Let us consider what the Medical Treatment of Children Fund is doing and how it operates. Many Bulgarians cannot afford to treat their children of life threatening or rare diseases and have to depend on either charity, including donation campaigns, or public resources. The fund was set up and mainly funded by the state, in 2004, to assist them in raising and managing donations and to determine whether a particular child is sick enough to live up to the conditions for treatment. Whether it has been efficient is open to discussion. In 2009 three children died while on the fund's waiting list – at a time when the fund returned a sizeable part of its budget to the state coffers. The following year brought changes to the fund's working that made it independent from the Health Ministry and shortened the sick children's waiting list. While just 105 children were treated through the fund in 2009, in 2011, or the first year of Dr Aleksandrov's term, the number was 387. In 2015, 1,390 children were treated.
Only two weeks before the arrests, an audit by the State Prosecution of the Medical Treatment of Children Fund said it had uncovered no wrongdoing in the fund's operation.
The arrest of Dr Aleksandrov in April 2016 predictably brought the fund's operation to a halt. Dozens of children are currently waiting for treatment.
If the fund worked properly, why sack its manager? Why the media frenzy showing special forces arresting doctors? Why the character assassinations? Why risking the lives of sick children?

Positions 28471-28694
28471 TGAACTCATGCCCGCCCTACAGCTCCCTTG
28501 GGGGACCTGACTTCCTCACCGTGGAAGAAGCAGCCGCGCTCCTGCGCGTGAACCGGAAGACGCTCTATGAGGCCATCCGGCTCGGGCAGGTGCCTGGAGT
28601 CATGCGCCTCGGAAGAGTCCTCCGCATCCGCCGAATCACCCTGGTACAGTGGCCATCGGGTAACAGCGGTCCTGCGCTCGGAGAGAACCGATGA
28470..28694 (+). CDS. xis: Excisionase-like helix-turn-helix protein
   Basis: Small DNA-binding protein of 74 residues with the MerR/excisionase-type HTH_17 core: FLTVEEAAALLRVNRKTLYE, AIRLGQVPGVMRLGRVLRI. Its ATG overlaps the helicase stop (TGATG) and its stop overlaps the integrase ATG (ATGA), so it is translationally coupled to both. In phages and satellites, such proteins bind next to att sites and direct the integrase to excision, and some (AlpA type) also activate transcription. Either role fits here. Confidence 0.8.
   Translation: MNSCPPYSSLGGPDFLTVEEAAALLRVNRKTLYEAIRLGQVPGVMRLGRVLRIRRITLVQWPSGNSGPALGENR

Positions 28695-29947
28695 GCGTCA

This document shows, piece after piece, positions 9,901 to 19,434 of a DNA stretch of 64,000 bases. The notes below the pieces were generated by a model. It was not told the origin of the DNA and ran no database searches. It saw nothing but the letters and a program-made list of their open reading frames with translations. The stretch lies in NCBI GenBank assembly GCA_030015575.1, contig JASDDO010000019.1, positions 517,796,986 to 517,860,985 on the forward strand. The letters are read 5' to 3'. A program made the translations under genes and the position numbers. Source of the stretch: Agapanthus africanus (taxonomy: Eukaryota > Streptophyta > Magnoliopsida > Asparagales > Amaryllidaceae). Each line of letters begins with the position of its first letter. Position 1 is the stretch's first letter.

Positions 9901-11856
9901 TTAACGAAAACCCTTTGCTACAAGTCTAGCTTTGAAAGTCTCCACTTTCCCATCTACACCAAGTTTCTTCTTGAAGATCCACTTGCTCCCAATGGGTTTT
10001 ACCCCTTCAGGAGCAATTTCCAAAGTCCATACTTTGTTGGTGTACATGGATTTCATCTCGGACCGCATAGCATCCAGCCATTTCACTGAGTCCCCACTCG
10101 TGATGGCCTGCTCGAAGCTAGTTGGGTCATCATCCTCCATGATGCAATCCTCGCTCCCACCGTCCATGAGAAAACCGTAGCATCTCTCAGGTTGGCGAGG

To answer these questions, one must look behind the facade of the Potemkin village. The spectacular arrests and the surrounding media din coincided in time with two unrelated things. One was the changes in Bulgaria's Election Code that stripped many Bulgarian citizens outside Bulgaria of their voting rights. The other was the stepped-up pressure by the EU on Boyko Borisov to do something meaningful to fight corruption. Only a day before the arrests, the prime minister promised to the public to expect more busts against corruption after the ones in the State Automobile Inspection and the Refugee Agency. So, the Potemkin village of the Medical Treatment of Children Fund was used, skilfully, to divert the attention of the public from the Electoral Code changes to enable the prime minister once again to appear smiling on TV and declare that something important had been done to counter corruption – in an area every Bulgarian holds very dear to his or hear heart, the treatment of sick children.
The Treatment of Sick Children Fund episode is not the first of its kind under GERB. In 2010, during GERB's first term in office, then Interior Minister Tsvetan Tsvetanov gleefully read out, on the floor of the Bulgarian parliament, the printouts of tapped conversations that "proved" a baby murder had taken place. The "murderers" in question were four doctors in Gorna Oryahovitsa, a backwater in northern Bulgaria, who had been tapped, using special surveillance means, to be "killing" a baby. The doctors were arrested. Subsequently, the courts dismissed the cases. However, the doctors' lives and reputations were ruined. The incident happened as a part of a series of other such arrests of individuals of various standing, ranging from former government ministers to former business associates of the prime minister. Tsvetanov accused all of them of heinous crimes. Many of them were arrested in a spectacular, Rambo-style fashion – and videotaped by Interior Ministry cameramen, only to be released later by the courts. Some of the affected sued successfully at the International Human Rights Court in Strasbourg. Bulgaria at present is steeped to pay a total of more than 203,000 euros in indemnities in cases initiated by Tsvetan Tsvetanov. Significantly, it is not Tsvetan Tsvetanov who will cough up the money for the wet squibs, but the Bulgarian taxpayers.
This doesn't seem to perturb the GERB establishment, however. Their aims have been achieved. The general public will think about the vile doctors for three or four days, just before the next such Potemkin village scandal grips the nation and enables the prime minister to appear on TV in his well-rehearsed role as a saviour.